No longer is indulgence one-size-fits all. In the changing food and beverage landscape, consumers’ perspective as it relates to indulgence has changed as well. For one, a wellness focus is infused in all purchases – even for the least “health-minded” shopper among us. But that wellness focus is holistic view, with mental health, relaxation, mood and self care rising in importance nearly equal to calorie counting. That chocolate milkshake once viewed as a guilty pleasure, is now a form of self-care, especially if it’s made with chickpeas or fortified with extra protein. From alcohol-inspired flavors (without the alcohol); unique texture innovations; permissible indulgence and next level sweet-and-salty, let’s look at the opportunity for you in indulgence.
Each generation of consumers likely to indulge a bit differently to meet their unique needs. Adventurous Gen-Zers might want to try Turkish-spiced truffles, whereas health conscious Baby Boomers may gravitate towards a low-calorie mousse. Opportunities to create eye-catching treats for each generation lie in understanding their preferences, concerns, and indulgence motivations.
GEN Z: More than any other generation, Gen-Z is globally connected via Instagram, TikTok, Snapchat, and more. This connectedness gives Gen-Z a window into flavors around the world, and their interest in ethnic and international flavors is sky high. This generation is also concerned with mental health. They look for treats with mood-boosting qualities that bring happiness, relaxation, or focus.
MILLENIALS: The generation that spurred the clean movement approaches indulgence with a similar mindset, looking for treats that provide a health or societal benefit that they can feel good about eating, like plant-based cookies or sustainably sourced chocolate. Similar to Gen-Z, Millennials are interested in global and international flavors, as well as premium products that use real food ingredients, homemade recipes, or regional techniques.
GEN X: Not quite as adventurous as Gen-Z or Millennials, Gen X is one of the most nostalgic generations. Because of this, they may not be as interested in trying wacky textures or adventurous flavors. The use of an “anchor” flavor or texture in could nudge this generation out of their comfort zone to try something new in their next indulgent treat.
BABY BOOMERS: After the age of 50 the taste buds become duller year after year, so indulging Baby Boomers may look for bolder, stronger flavors, while also keeping in mind specific health concerns like sugar and calorie reduction, bone health, or digestive benefits.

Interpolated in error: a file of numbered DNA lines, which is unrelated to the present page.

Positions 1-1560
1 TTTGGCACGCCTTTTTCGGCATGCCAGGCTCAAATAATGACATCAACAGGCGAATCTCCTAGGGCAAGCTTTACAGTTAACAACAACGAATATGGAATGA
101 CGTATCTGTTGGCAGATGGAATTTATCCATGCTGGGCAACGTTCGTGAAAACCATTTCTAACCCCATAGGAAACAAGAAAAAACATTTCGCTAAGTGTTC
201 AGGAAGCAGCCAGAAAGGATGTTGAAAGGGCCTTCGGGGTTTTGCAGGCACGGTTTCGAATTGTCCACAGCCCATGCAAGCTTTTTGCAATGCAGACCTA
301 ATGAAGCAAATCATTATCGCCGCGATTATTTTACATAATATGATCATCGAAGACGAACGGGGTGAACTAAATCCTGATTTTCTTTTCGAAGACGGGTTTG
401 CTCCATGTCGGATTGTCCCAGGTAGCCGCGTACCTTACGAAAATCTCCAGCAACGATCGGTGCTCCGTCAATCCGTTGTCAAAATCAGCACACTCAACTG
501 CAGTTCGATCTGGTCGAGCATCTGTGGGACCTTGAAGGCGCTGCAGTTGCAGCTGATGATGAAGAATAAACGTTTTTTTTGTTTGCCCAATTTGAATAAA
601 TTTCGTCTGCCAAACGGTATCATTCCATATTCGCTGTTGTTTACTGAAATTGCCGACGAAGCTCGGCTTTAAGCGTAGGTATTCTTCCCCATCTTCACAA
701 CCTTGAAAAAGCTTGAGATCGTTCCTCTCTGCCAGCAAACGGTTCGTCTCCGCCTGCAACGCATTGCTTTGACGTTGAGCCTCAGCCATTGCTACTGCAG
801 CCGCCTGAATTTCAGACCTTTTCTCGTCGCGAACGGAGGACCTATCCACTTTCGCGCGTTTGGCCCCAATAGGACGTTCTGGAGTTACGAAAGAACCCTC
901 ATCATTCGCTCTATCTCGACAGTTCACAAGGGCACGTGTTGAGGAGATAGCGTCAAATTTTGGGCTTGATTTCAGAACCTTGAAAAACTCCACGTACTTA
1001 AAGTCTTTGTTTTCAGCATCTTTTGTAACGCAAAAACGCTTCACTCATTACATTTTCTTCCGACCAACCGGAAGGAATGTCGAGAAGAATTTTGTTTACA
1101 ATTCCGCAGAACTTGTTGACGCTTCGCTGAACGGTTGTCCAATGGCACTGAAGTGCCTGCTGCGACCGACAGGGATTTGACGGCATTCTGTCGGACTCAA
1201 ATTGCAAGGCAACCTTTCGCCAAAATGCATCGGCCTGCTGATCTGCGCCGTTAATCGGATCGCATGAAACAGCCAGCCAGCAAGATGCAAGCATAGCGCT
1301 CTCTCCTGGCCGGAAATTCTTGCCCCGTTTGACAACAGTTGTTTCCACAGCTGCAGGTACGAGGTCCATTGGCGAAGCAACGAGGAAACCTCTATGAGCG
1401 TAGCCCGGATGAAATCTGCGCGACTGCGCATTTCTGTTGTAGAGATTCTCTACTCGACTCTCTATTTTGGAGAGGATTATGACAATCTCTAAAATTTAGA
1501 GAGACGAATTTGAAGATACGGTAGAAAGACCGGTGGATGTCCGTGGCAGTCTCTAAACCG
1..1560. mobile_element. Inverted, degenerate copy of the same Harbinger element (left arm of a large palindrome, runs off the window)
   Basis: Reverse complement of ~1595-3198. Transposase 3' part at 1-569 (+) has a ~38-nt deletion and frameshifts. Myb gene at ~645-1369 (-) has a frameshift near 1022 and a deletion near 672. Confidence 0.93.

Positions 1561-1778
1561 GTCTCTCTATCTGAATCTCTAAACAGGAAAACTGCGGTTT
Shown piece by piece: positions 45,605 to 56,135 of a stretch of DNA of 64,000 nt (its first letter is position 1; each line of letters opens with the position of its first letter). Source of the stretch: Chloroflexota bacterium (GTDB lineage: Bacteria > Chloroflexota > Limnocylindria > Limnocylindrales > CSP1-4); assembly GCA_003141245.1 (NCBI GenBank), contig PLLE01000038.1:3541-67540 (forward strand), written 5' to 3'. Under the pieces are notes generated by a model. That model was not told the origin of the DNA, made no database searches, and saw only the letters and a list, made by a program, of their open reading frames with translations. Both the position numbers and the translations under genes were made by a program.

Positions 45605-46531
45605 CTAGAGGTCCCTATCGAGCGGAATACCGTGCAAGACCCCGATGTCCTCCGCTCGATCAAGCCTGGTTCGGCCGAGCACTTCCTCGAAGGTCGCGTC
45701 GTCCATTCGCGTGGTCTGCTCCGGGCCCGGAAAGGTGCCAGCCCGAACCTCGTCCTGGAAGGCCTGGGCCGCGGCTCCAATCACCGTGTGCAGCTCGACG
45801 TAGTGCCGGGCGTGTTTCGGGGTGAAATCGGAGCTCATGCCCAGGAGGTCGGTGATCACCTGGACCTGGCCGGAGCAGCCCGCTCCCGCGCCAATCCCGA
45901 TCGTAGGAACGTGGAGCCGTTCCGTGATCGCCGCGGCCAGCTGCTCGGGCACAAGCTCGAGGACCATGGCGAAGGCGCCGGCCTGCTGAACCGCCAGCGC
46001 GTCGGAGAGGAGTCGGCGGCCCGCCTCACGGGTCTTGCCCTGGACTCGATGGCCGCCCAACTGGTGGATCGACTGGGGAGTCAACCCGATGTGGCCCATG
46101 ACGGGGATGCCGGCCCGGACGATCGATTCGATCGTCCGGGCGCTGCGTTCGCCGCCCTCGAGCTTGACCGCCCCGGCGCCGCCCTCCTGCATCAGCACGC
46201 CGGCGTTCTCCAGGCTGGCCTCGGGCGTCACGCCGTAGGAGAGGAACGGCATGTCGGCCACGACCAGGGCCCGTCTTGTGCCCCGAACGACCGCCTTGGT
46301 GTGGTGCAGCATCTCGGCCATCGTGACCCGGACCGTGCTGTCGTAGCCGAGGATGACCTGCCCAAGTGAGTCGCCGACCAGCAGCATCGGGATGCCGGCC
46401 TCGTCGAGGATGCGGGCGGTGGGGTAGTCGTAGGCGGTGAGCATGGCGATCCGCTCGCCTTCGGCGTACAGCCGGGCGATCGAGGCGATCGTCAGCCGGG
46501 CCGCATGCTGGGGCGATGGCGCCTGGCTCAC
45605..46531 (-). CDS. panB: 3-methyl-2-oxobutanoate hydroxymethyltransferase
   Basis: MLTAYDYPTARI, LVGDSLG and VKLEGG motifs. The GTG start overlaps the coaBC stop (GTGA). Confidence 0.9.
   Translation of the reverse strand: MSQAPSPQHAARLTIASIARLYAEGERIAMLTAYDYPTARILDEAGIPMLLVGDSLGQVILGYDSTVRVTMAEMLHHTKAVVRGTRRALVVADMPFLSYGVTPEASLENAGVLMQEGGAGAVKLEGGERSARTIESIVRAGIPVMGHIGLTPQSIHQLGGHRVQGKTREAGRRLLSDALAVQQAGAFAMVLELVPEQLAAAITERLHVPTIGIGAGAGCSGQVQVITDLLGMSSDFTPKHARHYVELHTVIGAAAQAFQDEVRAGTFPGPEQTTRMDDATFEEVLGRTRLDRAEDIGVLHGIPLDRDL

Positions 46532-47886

No matter the generation, healthy mindfulness permeates indulgence more than ever before. Consumers care about what they put in their bodies, even when they indulge. We can call it “permissible indulgence” or healthy indulgence. (Mondelez calls this “conscious indulgence” in their State of Snacking report.) Sometimes consumers want to balance health with unapologetic decadence and sometimes they want to meet in the middle with better-for-you ingredients.
25% of consumers purposefully ate more healthy during week because they planned to indulge on the weekends. -MINTEL
It’s the age of the smart phone and nearly everything can be researched, planned, or compared. Consumers are busy, and planning keeps them productive, even when it comes to indulging.
Euromonitor found that only 23% of consumers often make impulse buying decisions, down from 28% in 2013. Evidence shows shoppers still give in to cravings, they just plan it out a bit more than they once did. In fact, Mintel found that 25% of consumers purposefully ate more healthy during week because they planned to indulge on the weekends. Providing products that target specific times of day or specific cravings may resonate well with consumers’ desire to indulge if —and when— they want to.
Not only is indulgence becoming more planned, it’s purposeful. For many consumers, indulging is a means to achieve a particular mood or desired mental state. Feel-good treats come in all shapes in sizes, and whether it’s a chocolate brownie that uses ethically sourced cocoa beans or a CBD snickerdoodle, consumers want to feel good about treating themselves—socially, emotionally, and mentally.